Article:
From their earliest writings, the Euro-American colonists portrayed the native American women as overburdened drudges who performed masculine chores that exceeded their physical strength, suffered abuse by their husbands, and had no rights or privileges, while the native American men idled and routinely engaged in the frivolous diversions of hunting and fishing. Though this perception of stark imparity between the genders in the native American society has persisted for four hundred years, it was wrong.
The division of labor in the native American society was far more equitable and complementary than most Euro-Americans believed. While women were responsible for agriculture, childcare and household management, men performed the more physically arduous tasks like hunting, clearing forests to make new land fit for agriculture, making tools and weapons, and fighting wars. The work done by women was both socially and economically important, and therefore, rather than being a marker of their low social status, conferred prestige and respect upon them in the community.
Moreover, most native American tribes practiced matrilineal patterns of inheritance and were matrilocal, which meant that the husband moved into his wife's house upon marriage. The wife owned both the house and the agricultural land and tools, and she remained their sole proprietor upon marriage. If mistreated by her husband or loaded with unjust labor by him, a woman could easily divorce him or evict him from her house. While public roles and positions of authority were usually taken up by men, most men acted in consultation with their wives in important family and communal decisions. The marital relationship was often egalitarian.
The distorted picture of native American gender-relations that the Euro-Americans presented was a result of their ethnocentric biases. They viewed their own ethnic group as civilized, and therefore, believed that a civilized society was one in which men worked hard to provide sustenance for their families through economic activities like farming and trade, hunting and fishing were gentlemanly sports for the unproductive rich, and women occupied a "privileged" position in which they were exempt from hard physical labor and economic activities and had time for leisure pursuits. The perceived slothfulness of the native American men and the perceived drudgery of the native American women were, therefore, in stark contrast to the Euro-American ideals of civility - masculine diligence and feminine idleness. The Euro-Americans concluded that the native Americans were savage and contemptible. This perceived superiority of the Euro-American culture served to provide a moral justification for continued usurpation of native American land and destruction of native American society.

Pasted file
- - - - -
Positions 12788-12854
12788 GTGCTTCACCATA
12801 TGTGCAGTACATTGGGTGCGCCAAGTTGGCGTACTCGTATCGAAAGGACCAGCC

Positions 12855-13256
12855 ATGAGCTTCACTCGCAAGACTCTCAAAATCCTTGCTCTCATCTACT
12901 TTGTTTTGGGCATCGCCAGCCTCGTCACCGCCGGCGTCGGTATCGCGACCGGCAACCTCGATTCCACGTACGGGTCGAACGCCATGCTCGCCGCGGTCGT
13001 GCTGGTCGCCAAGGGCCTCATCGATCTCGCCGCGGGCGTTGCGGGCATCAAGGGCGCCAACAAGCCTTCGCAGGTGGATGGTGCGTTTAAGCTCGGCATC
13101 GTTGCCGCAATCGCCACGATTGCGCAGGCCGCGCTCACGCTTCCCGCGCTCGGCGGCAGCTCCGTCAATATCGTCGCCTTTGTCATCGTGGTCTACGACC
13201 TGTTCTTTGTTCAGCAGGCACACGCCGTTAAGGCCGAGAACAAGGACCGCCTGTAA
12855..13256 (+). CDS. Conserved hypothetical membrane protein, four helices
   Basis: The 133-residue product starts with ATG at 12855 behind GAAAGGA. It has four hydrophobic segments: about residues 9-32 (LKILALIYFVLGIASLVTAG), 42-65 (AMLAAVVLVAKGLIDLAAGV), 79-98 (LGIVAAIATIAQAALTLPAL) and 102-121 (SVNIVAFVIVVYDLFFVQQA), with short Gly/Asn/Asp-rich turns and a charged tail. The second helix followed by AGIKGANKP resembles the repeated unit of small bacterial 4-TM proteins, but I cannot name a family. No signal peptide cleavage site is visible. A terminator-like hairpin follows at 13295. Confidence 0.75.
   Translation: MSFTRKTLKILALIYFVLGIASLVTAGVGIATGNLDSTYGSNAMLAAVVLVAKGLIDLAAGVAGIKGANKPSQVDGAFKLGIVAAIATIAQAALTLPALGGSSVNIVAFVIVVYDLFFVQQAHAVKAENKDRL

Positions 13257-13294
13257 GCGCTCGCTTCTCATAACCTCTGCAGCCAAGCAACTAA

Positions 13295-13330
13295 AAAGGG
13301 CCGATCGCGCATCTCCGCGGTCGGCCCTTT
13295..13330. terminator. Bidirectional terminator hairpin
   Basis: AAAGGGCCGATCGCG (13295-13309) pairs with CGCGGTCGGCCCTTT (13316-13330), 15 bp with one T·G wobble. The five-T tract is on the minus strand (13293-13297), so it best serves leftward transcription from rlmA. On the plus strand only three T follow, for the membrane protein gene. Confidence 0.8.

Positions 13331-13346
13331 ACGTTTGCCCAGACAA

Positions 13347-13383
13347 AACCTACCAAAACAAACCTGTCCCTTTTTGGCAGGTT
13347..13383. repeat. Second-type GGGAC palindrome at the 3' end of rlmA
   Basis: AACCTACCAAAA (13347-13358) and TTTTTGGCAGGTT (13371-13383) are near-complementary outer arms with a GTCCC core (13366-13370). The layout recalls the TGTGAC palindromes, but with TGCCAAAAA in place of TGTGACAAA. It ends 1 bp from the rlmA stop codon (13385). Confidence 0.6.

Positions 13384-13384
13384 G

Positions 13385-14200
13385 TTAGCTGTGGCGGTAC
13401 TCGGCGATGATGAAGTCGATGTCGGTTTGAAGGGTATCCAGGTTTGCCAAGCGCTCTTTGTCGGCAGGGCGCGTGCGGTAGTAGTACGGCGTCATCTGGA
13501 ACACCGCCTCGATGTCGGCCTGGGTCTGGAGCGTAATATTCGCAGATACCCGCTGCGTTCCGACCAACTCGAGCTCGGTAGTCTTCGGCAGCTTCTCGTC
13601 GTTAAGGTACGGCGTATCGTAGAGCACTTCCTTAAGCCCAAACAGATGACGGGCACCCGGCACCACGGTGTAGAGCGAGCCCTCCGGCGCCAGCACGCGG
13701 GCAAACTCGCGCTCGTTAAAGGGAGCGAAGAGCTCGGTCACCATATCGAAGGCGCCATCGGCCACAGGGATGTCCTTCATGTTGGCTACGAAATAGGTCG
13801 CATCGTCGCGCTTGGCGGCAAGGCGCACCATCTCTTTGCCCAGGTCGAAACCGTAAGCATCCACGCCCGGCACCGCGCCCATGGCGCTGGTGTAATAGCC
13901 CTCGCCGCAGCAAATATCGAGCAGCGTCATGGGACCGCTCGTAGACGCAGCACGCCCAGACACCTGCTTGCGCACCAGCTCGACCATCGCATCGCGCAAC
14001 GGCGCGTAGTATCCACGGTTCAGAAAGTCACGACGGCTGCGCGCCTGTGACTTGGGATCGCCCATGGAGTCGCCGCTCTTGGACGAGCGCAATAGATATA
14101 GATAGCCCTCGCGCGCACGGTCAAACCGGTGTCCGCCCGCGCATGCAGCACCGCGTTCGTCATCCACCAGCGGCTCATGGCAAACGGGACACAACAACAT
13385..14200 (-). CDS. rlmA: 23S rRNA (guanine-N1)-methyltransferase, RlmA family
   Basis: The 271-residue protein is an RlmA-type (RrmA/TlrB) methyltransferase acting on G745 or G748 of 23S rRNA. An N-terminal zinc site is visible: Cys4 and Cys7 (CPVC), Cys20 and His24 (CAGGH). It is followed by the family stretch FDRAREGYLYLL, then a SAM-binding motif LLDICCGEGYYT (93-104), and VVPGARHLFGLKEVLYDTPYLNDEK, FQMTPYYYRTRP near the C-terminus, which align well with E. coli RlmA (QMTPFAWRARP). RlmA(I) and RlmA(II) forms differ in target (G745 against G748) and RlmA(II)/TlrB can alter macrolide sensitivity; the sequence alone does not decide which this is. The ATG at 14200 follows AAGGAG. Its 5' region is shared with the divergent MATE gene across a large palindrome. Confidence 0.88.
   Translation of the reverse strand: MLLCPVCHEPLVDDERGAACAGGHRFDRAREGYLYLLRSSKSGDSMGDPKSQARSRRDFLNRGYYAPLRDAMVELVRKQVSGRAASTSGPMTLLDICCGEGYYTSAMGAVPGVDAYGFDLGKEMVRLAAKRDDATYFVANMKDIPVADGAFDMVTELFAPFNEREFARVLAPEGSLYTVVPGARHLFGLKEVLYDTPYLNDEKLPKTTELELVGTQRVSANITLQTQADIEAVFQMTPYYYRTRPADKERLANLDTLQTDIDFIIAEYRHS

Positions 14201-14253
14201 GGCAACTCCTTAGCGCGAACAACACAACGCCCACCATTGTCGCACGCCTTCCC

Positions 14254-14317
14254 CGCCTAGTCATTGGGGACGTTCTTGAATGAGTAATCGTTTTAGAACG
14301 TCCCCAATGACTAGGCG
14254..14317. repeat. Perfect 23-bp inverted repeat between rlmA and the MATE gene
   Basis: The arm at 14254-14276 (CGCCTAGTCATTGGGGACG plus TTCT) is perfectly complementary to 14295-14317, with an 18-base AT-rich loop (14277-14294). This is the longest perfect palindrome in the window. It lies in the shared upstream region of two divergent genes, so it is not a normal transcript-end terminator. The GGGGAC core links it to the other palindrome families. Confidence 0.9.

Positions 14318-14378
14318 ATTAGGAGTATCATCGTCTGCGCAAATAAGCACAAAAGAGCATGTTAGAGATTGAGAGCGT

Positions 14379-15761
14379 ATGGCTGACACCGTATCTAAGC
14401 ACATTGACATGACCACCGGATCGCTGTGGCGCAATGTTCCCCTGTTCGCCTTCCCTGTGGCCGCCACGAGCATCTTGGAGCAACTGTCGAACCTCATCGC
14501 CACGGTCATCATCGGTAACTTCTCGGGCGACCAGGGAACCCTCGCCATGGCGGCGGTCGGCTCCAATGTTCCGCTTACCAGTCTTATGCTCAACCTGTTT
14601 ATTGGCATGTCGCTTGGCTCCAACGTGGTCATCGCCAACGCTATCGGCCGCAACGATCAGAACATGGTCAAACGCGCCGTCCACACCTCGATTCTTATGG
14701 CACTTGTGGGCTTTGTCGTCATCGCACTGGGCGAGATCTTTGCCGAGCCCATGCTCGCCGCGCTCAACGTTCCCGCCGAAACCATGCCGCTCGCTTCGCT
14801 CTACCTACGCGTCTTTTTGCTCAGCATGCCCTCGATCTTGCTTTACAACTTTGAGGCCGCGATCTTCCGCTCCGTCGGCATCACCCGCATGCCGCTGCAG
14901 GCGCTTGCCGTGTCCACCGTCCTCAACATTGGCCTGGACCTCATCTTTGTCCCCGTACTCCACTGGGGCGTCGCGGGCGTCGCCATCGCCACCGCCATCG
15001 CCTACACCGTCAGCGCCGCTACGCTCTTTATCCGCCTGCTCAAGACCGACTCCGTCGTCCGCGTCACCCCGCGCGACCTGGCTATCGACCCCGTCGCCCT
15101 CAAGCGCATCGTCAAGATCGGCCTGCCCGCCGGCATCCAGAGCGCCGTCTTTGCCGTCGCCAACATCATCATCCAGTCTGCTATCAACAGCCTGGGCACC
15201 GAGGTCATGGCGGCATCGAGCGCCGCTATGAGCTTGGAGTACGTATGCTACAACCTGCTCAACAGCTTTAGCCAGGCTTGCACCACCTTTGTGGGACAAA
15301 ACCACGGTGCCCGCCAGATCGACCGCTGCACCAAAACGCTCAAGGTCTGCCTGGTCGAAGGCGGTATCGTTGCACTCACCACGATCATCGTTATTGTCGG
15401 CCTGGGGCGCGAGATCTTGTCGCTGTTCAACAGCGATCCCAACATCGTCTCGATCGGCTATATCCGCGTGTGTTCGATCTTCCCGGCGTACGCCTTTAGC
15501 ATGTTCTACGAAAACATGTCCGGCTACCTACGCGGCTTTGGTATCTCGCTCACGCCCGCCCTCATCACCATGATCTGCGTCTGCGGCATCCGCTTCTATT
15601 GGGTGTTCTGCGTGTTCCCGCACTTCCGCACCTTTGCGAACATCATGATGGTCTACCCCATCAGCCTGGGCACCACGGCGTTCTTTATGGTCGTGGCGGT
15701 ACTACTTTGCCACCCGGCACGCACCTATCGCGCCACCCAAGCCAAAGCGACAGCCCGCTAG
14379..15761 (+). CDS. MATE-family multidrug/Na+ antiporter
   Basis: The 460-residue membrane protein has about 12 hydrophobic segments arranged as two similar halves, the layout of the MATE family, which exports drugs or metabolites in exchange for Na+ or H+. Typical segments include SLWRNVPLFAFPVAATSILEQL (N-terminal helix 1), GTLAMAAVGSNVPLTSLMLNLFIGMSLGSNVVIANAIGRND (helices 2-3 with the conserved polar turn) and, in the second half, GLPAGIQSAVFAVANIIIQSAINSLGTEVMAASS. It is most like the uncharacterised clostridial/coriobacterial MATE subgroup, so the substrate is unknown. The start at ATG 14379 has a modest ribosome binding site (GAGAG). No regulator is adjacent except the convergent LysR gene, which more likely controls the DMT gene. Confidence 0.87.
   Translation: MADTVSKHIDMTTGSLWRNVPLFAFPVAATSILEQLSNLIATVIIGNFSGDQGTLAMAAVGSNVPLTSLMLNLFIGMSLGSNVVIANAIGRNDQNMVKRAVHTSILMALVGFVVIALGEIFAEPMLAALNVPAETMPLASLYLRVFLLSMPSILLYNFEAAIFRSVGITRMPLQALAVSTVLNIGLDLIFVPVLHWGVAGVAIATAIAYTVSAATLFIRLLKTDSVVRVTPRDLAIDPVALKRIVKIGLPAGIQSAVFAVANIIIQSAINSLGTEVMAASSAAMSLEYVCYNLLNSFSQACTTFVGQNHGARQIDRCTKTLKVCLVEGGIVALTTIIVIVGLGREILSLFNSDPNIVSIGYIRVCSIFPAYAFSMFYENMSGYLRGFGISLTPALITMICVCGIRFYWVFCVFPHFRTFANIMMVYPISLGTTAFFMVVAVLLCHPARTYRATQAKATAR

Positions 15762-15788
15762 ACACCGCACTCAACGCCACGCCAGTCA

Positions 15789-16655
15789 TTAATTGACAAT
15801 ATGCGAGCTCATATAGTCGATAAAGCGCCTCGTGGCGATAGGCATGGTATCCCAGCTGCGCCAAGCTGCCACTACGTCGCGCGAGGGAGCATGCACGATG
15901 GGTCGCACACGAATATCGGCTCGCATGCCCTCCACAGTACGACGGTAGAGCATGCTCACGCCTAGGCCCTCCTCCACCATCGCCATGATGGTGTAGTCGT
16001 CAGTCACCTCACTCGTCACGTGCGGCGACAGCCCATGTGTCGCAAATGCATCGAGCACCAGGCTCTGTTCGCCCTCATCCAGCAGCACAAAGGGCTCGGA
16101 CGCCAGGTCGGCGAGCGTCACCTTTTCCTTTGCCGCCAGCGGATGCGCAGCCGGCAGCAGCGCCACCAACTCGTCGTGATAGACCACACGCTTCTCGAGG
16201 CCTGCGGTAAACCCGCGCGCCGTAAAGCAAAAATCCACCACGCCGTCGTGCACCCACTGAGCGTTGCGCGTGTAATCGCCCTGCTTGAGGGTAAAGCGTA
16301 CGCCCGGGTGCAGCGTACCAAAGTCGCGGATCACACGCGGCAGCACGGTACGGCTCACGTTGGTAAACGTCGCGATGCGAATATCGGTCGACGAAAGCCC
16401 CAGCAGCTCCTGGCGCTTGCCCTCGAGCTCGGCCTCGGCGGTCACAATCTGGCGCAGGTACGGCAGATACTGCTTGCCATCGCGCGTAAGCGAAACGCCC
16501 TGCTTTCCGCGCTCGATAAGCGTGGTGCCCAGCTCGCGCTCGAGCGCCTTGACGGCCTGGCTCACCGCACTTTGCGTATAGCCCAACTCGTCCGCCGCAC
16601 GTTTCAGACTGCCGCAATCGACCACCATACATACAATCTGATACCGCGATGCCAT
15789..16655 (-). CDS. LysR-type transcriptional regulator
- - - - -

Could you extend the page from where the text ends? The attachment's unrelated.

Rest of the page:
Primary Source: The "Squaw Drudge": A Prime Index of Savagism, by David D. Smits www.jstor.org
Secondary Sources: cloudfront.escholarship.org